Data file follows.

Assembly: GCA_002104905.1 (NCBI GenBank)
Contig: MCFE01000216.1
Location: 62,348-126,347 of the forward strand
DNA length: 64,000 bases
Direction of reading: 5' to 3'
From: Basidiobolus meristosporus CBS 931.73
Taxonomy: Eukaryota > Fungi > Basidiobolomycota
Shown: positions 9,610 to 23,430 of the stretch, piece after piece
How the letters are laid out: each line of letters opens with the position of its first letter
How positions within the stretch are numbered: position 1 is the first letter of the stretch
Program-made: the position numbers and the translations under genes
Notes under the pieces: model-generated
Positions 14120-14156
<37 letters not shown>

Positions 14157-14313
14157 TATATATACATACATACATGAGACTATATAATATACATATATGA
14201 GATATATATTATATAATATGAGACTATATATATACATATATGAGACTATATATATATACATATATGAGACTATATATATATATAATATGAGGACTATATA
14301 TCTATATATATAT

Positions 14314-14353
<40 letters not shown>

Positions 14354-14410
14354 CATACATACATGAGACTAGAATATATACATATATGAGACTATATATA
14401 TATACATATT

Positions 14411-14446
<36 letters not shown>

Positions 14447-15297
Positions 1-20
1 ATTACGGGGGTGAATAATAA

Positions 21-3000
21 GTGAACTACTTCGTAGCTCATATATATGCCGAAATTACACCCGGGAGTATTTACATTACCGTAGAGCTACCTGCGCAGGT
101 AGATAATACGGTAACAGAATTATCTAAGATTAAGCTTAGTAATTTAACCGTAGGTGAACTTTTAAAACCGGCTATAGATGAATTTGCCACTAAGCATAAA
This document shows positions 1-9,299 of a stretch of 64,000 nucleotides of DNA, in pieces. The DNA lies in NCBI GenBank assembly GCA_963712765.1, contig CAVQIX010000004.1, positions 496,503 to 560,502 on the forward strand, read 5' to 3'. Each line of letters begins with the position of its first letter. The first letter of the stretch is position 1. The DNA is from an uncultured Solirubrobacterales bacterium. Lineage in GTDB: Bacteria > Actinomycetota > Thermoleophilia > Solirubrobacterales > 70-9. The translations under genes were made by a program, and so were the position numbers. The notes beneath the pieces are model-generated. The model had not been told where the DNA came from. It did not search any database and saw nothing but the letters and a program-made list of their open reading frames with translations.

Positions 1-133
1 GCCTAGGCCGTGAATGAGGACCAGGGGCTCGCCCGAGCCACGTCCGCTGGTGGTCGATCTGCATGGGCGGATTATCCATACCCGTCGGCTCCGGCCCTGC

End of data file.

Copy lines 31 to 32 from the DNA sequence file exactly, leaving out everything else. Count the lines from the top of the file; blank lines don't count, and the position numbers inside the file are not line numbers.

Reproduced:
101 AGATAATACGGTAACAGAATTATCTAAGATTAAGCTTAGTAATTTAACCGTAGGTGAACTTTTAAAACCGGCTATAGATGAATTTGCCACTAAGCATAAA
This document shows positions 1-9,299 of a stretch of 64,000 nucleotides of DNA, in pieces. The DNA lies in NCBI GenBank assembly GCA_963712765.1, contig CAVQIX010000004.1, positions 496,503 to 560,502 on the forward strand, read 5' to 3'. Each line of letters begins with the position of its first letter. The first letter of the stretch is position 1. The DNA is from an uncultured Solirubrobacterales bacterium. Lineage in GTDB: Bacteria > Actinomycetota > Thermoleophilia > Solirubrobacterales > 70-9. The translations under genes were made by a program, and so were the position numbers. The notes beneath the pieces are model-generated. The model had not been told where the DNA came from. It did not search any database and saw nothing but the letters and a program-made list of their open reading frames with translations.